Thu, 30 Aug 2001

PASI urged to send athletes to more quality events abroad

JAKARTA (JP): Indonesia's veteran middle- and long-distance runner Eduardus Nabunome suggested that the Indonesian Athletics Amateur Association (PASI) give athletes more shots at world- class events in a bid to improve on their achievements.

"PASI should send more athletes to international track and field meetings, such as the IAAF Grand Prix series, so the athletes can get a taste of stiff competition," Edu, as Eduardus is better known, told reporters on Wednesday.

"Our athletes will surely lose, but their performance will be greatly boosted. We must follow in the footstep of Malaysia, which frequently sends its athletes to prestigious events abroad," he added.

Edu said Indonesian men 100-meter sprinters, for example, whose best times linger at about 10.70 seconds should compete with foreign sprinters whose best times range between 10.20 seconds and 10.30 seconds.

Edu was speaking at a media conference to launch the Rp 200 million (US$22,700) 2001 Indonesia Power Bali 10K Website. The run will be held on Oct. 14. Interested parties can access the Website and register online at

He lamented the fact that younger runners had yet to beat his 10-kilometer best time of 30mins:10secs that he set in Bali back in 1988.

"Nobody has improved on that record yet. On many occasions, despite the fact that I was growing older, I won the run, clocking over 35 minutes," Edu said.

"Younger runners lack fighting spirit as they tend to look at the prize money first."

"PASI should scout more talent from provinces across the country. It takes some two to three years to develop them before they can break the old records," said Edu.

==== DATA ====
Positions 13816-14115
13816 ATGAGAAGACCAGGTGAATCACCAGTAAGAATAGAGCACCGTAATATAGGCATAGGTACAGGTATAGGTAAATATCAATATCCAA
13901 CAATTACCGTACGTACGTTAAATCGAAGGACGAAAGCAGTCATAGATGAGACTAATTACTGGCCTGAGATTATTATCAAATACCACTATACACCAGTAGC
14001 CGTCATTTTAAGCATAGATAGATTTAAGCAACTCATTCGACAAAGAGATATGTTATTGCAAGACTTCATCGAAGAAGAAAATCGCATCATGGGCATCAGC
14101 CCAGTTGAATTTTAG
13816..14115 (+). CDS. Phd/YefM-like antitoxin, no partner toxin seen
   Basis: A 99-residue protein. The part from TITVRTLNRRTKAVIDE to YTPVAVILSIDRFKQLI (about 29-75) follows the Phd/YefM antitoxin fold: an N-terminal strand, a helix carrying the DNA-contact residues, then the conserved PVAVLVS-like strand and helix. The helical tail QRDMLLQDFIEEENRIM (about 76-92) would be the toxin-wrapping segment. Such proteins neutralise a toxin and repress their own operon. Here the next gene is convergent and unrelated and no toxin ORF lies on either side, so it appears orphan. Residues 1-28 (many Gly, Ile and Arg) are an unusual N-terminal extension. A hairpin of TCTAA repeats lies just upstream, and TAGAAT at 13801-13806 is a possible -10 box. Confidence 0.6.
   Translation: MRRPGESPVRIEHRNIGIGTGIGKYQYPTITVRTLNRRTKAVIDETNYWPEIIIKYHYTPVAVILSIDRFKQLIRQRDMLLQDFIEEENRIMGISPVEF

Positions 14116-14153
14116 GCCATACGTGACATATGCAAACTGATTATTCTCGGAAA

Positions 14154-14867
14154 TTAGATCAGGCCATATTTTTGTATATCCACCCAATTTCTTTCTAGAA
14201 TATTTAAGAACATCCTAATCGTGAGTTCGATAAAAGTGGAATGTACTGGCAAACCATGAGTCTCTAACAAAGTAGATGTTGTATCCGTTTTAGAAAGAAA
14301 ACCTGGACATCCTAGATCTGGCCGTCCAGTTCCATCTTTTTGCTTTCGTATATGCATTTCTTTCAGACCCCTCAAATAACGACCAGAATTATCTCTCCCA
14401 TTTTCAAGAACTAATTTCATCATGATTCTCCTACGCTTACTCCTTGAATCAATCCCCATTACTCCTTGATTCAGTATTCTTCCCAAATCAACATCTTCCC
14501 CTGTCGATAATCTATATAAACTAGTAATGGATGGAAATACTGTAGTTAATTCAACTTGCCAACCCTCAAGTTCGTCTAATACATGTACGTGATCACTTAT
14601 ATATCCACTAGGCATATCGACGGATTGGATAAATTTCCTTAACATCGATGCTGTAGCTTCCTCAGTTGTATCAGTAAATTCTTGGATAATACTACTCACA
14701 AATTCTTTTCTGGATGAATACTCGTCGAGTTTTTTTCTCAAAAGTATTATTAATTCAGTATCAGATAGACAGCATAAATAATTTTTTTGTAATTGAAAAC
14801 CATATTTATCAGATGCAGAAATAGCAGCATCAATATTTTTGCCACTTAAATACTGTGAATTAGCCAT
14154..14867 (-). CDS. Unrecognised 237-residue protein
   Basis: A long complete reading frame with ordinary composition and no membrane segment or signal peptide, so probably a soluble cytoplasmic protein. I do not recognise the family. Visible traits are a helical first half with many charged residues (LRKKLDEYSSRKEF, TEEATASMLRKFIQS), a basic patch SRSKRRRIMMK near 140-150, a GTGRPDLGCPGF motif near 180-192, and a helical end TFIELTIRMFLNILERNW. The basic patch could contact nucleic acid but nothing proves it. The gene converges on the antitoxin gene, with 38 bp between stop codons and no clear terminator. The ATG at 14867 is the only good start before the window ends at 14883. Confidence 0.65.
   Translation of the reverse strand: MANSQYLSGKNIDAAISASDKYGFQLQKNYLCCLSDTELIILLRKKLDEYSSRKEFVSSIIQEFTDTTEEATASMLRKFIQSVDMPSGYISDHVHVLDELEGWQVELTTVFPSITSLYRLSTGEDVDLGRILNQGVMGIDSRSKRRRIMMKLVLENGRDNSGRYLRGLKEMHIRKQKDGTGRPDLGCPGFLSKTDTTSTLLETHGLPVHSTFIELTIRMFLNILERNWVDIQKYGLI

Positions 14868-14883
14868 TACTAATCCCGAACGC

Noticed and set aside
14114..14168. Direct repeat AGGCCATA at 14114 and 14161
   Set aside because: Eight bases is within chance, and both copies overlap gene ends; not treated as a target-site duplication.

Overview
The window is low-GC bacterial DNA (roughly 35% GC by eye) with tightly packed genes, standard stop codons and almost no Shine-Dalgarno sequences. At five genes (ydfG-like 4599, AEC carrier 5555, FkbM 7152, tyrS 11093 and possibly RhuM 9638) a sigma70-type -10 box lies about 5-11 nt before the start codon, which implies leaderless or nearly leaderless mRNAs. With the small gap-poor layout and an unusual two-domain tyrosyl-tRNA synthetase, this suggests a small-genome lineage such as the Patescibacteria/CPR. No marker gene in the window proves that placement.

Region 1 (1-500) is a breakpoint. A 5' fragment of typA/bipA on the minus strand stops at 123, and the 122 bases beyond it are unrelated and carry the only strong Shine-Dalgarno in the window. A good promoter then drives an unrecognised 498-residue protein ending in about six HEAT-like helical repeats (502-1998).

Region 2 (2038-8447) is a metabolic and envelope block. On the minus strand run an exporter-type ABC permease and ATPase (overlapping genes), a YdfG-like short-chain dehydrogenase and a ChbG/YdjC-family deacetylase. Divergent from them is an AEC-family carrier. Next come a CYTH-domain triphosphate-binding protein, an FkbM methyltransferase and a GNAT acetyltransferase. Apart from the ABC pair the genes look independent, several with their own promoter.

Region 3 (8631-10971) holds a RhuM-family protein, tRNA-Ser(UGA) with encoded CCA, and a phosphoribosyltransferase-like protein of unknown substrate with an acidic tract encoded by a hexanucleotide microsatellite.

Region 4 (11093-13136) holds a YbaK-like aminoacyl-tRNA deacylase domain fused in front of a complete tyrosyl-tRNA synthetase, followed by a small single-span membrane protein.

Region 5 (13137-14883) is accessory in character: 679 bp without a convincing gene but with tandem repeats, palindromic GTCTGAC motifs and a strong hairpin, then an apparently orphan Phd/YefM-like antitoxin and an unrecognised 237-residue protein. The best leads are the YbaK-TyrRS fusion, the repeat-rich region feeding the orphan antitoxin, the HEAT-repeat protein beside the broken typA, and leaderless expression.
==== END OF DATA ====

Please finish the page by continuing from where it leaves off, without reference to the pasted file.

Born in North Pene in East Nusa Tenggara on April, 1966, Edu also set the national 10,000-meter track record of 29 mins:50 secs at the 1986 Asian Games in Seoul. Subeno lopped 11 seconds off the record at the 1990 Asiad in Beijing, which remains intact.

Edu was also critical of Indonesia's sports policy, which places more emphasis on the medals count than on improving on athletes' personal achievement, especially at multievent sports meets.

"Such a policy discourages athletes from doing their best as they will only aim for medals instead of improving on their best record, especially in events having little competition," said Edu.

"Why should the athletes train hard if they already know that there will be little or no competition?" he asked.

The National Sports Council (KONI) has set a target of more than 100 gold medals at the Kuala Lumpur 2001 Southeast Asian (SEA) Games in an effort to restore the nation's pride.

Edu was sure that Indonesian middle- and long-distance runners could contribute five gold medals to seven gold medals from the men's and women's marathon and women's middle distance events at the upcoming SEA Games. (nvn)